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Celebrating 20 Years of Modern Tibetan Studies
More than two decades ago, a novel idea was born – to bring a contemporary focus to Tibetan studies. Upon its establishment in fall 1999, the Modern Tibetan Studies Program at Columbia University became the first academic program dedicated to modern Tibet. Twenty years later, we step back to survey the achievements of the Program and its unique contribution to the study of modern Asia, with an eye to the future.
In the Fall semester of 2020, Columbia faculty member, Pema Bhum, will offer the Modern Tibetan Studies Program's first Advanced Classical Literary Tibetan course. The course will focus on reading texts written during the Ganden Phodrang period up through the 19th century.
In The Chinese Revolution on the Tibetan Frontier, Benno Weiner provides the first in-depth study of an ethnic minority region during the first decade of the People's Republic of China: the Amdo region in the Sino-Tibetan borderland. Employing previously inaccessible local archives as well as other rare primary sources, he demonstrates that the Communist Party's goal in 1950s Amdo was not just state- building, but also nation-building.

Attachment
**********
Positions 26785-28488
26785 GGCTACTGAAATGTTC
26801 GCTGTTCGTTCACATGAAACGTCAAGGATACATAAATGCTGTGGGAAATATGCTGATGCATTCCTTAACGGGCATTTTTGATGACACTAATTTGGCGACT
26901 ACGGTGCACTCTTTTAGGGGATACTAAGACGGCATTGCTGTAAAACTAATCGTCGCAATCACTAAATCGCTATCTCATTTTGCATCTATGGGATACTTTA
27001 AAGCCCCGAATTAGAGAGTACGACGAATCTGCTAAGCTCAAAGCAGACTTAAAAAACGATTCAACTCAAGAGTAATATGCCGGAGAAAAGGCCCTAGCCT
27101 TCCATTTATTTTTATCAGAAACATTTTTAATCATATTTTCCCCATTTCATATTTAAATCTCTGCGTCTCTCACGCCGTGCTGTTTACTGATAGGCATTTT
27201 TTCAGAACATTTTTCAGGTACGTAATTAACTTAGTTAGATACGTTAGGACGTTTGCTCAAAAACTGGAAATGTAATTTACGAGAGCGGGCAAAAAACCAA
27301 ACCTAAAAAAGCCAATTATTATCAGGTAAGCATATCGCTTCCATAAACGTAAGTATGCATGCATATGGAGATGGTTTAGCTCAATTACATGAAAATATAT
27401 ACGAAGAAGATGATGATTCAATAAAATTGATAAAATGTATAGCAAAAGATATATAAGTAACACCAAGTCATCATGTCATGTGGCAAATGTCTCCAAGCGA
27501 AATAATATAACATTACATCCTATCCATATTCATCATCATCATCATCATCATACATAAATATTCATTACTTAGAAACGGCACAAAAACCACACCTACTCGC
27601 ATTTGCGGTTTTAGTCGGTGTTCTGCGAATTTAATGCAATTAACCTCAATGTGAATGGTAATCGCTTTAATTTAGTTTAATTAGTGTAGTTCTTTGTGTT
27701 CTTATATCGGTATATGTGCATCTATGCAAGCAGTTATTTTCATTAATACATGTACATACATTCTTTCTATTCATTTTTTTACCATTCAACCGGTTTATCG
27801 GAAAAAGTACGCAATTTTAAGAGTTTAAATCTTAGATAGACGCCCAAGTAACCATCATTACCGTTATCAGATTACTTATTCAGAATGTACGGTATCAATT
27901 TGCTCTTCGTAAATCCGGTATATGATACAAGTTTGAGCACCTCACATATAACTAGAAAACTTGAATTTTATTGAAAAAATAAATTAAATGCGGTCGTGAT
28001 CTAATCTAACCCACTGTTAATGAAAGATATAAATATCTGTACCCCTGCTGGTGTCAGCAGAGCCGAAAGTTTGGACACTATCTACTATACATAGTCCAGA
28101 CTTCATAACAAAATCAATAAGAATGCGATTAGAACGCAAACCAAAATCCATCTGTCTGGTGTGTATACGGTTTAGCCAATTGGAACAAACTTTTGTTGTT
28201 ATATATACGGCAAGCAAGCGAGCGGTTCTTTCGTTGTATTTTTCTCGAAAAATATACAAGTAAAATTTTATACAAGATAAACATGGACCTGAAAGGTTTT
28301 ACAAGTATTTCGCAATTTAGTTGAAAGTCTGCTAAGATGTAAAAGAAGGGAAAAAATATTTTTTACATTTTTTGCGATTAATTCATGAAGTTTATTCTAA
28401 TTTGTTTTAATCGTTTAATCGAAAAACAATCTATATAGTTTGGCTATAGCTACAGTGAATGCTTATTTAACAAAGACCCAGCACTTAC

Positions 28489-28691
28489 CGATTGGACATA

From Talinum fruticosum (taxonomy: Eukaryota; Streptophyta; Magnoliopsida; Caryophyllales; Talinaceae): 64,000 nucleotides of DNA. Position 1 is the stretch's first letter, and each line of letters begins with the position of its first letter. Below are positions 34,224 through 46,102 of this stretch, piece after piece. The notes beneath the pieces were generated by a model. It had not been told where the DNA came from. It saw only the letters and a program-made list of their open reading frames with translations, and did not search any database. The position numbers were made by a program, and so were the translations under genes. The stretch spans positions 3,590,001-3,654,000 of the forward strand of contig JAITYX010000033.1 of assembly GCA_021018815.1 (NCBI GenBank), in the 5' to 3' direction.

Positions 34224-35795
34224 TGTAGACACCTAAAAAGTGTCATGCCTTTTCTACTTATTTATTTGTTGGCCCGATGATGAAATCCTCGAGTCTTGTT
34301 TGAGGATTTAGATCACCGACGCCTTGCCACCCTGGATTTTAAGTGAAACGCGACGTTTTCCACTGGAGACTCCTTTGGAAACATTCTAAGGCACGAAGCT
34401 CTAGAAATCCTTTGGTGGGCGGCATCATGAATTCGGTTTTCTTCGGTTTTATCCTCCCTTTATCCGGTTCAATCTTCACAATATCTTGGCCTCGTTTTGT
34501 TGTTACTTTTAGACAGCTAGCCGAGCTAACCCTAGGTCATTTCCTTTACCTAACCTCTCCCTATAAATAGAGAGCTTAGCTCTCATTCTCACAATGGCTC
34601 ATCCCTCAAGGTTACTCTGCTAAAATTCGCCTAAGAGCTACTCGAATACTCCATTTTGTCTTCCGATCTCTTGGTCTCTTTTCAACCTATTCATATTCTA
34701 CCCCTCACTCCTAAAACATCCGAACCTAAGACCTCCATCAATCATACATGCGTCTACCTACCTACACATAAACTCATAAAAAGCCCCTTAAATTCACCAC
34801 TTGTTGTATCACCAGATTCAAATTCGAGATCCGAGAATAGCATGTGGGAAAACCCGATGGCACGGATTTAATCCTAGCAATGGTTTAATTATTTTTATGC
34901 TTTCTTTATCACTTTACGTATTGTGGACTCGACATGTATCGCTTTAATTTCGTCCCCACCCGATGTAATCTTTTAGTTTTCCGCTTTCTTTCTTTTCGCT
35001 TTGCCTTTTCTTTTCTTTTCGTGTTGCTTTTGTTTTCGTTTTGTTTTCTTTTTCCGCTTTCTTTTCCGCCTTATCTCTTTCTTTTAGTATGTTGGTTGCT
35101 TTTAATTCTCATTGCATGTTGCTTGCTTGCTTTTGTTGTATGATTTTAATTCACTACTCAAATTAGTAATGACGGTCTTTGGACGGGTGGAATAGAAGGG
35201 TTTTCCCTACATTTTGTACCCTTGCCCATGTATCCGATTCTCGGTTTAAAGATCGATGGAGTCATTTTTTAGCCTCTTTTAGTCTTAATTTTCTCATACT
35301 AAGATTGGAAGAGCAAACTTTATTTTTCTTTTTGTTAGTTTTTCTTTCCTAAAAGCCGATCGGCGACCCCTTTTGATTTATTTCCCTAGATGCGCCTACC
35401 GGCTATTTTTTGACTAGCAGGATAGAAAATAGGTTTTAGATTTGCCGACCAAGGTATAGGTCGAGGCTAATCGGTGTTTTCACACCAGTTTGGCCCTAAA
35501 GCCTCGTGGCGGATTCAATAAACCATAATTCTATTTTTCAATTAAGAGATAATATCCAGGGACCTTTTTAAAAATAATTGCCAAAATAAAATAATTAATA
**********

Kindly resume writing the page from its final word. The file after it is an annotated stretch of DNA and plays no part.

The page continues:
Dr. Eveline Washul named Associate Research Scholar and Director of the Modern Tibetan Studies Program
Columbia University's Weatherhead East Asian Institute is pleased to announce the appointment of Dr. Eveline Washul to Associate Research Scholar and Director of the Modern Tibetan Studies Program. She received her Ph.D. in Cultural Anthropology and Tibetan Studies from Indiana University in 2018. Her research methods combine ethnography with Tibetan historical sources from the 12th to 20th centuries.